T. shanjing Mandarin Newt S China (SW Yunnan), N Laos, N Burma 6"/ 15cm Until 1995 individuals of this species were considered to be part of T. verrucosus. This has led to considerable confusion, for although similar in appearance, T. shanjing is much more terrestrial than T. verrucosus. See Links for further information. Coloration: the sides and dorsum are a dark brown, but the tail, head, limbs and vertebral ridge are bright orange. The dorsolateral "knobs" are also orange, standing out distinctively against the brown coloration on either side.
T. taliangensis Taliang Crocodile Newt/Black Emperor Newt S China (SW Sichuan), India (Sikkim, Darjeeling), N Burma   Staniszewski notes that this is a much more difficult species to maintain in captivity. Coloration: plate 4G in Adler and Zhao shows an almost entirely black specimen apart from the posterior half of the ridges behind the eye, which are the usual orange colour. As a rule the parotoids and toes are orange, the rest of the animal is black.
T. verrucosus   S China (W Yunnan), India (Sikkim, Darjeeling), N Burma, Thailand and N Vietnam   Coloration: similar in appearance to T. shanjing but duller.
T. vietnamensis   N Vietnam (Bac Giang Province)   This species was first named in 2005 (see Bibliography). It is found in lowland forest. The head is flattened and the skin covered with relatively small warts and glands. Coloration: dorsally uniform greyish tan or light brownish in life, lacking larger orange or red dorsal markings. Reproduction: the authors suggest presumably in forest pools during rainy season.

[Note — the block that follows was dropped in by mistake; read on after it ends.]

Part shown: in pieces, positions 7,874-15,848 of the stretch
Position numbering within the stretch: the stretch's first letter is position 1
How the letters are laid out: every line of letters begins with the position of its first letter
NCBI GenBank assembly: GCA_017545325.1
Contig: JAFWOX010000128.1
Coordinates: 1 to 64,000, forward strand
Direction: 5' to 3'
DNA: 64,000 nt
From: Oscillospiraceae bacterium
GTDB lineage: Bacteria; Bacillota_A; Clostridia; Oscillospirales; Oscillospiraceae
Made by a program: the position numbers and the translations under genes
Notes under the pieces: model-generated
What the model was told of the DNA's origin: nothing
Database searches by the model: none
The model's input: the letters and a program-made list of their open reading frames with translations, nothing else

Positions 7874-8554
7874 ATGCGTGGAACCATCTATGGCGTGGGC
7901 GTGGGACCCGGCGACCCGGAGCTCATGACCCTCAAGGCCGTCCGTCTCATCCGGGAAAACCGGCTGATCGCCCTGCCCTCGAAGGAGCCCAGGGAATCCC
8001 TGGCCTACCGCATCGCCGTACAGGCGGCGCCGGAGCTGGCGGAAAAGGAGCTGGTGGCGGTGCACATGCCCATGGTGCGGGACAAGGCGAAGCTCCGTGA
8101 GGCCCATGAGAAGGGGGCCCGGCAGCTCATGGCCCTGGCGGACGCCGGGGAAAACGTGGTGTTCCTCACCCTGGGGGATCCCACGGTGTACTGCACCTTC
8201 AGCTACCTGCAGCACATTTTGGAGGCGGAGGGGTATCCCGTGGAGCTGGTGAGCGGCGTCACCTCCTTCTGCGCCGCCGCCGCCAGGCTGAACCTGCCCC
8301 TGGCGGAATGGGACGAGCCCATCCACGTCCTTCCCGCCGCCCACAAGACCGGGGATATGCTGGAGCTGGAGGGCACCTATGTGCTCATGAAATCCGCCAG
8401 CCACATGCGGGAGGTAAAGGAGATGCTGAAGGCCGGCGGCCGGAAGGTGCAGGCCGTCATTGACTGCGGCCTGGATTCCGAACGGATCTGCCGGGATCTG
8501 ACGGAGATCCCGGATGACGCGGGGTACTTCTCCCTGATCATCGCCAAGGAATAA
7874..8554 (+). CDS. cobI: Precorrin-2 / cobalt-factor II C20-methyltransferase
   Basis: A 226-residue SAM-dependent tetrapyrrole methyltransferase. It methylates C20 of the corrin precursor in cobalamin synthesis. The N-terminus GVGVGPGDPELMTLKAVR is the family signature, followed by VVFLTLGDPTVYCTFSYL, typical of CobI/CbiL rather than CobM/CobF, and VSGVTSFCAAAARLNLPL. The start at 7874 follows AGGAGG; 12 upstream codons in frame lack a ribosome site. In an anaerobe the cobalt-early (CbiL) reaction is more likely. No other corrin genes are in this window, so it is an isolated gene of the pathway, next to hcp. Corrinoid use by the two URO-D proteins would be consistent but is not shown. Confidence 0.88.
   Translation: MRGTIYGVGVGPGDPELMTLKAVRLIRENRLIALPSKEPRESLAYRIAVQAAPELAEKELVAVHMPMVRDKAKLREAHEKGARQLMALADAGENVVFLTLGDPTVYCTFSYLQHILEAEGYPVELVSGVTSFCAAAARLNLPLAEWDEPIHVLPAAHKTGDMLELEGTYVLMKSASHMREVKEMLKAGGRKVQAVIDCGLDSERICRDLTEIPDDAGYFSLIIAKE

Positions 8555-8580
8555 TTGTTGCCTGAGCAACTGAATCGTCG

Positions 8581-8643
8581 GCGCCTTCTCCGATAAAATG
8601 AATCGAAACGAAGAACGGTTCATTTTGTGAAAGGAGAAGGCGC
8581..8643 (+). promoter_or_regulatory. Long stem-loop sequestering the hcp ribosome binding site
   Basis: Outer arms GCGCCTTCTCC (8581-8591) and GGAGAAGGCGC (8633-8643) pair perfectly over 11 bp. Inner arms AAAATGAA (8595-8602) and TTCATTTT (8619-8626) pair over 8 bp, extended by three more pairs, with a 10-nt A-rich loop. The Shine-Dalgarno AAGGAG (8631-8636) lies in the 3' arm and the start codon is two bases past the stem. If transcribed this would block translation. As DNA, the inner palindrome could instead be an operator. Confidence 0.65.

T. wenxianensis Wenxian Crocodile Newt      


Studies on Chinese Salamanders, Er-mi Zhao, Qixiong Hu, Yaoming Zhang and Yuhua Yang, Society for the Study of Amphibians and Reptiles, 1988. Key English-language work on all the Caudata found in China.

Herpetology of China, Er-mi Zhao and Kraig Adler, SSAR, 1993. Catalogue of practically every reptile and amphibian species found in mainland China, Hongkong, Macao, Tibet and Taiwan. There are few details of the ecology of the animals, but readers are referred to a very comprehensive bibliography, and colour plates are provided for many of the creatures listed.

Keeping and Breeding Amphibians, Chris Mattison, Blandford Press, 1993.

Newts & Salamanders - a complete pet owner's manual, Frank Indiviglio, Barrons 1997.

Newts, Jordan Patterson, TFH, 1994.

"Crocodile and Emperor Newts", Jerry G Walls, Reptile Hobbyist 3:10. Walls also gives a handy Bibliography at the end of this article.

"Emperor Newt", Reptile Hobbyist 1:5, author unknown.

"Mandarin Salamander, Tylotriton verrucosus, Index of Species", Reptilia 5, M Aresté & J L Farriols.

"A new species of salamander, genus Tylotriton (Urodela: Salamandridae), from northern Vietnam", Salamandra Vol 41:4, Wolfgang Böhme, Thomas Schöttler, Nguyen Quang Truong & Jörn Köhler.

There is also an article in Reptilian 3:6 on Mandarin Salamanders.


Both the following are recommended if you are planning to keep a Crocodile Newt or two:

LivingUnderworld.Org has a very important section on the Tylotriton species and particularly the differences between T. shanjing and T. verrucosus.

Marc Staniszewski has a very useful Mandarin FAQ on his website.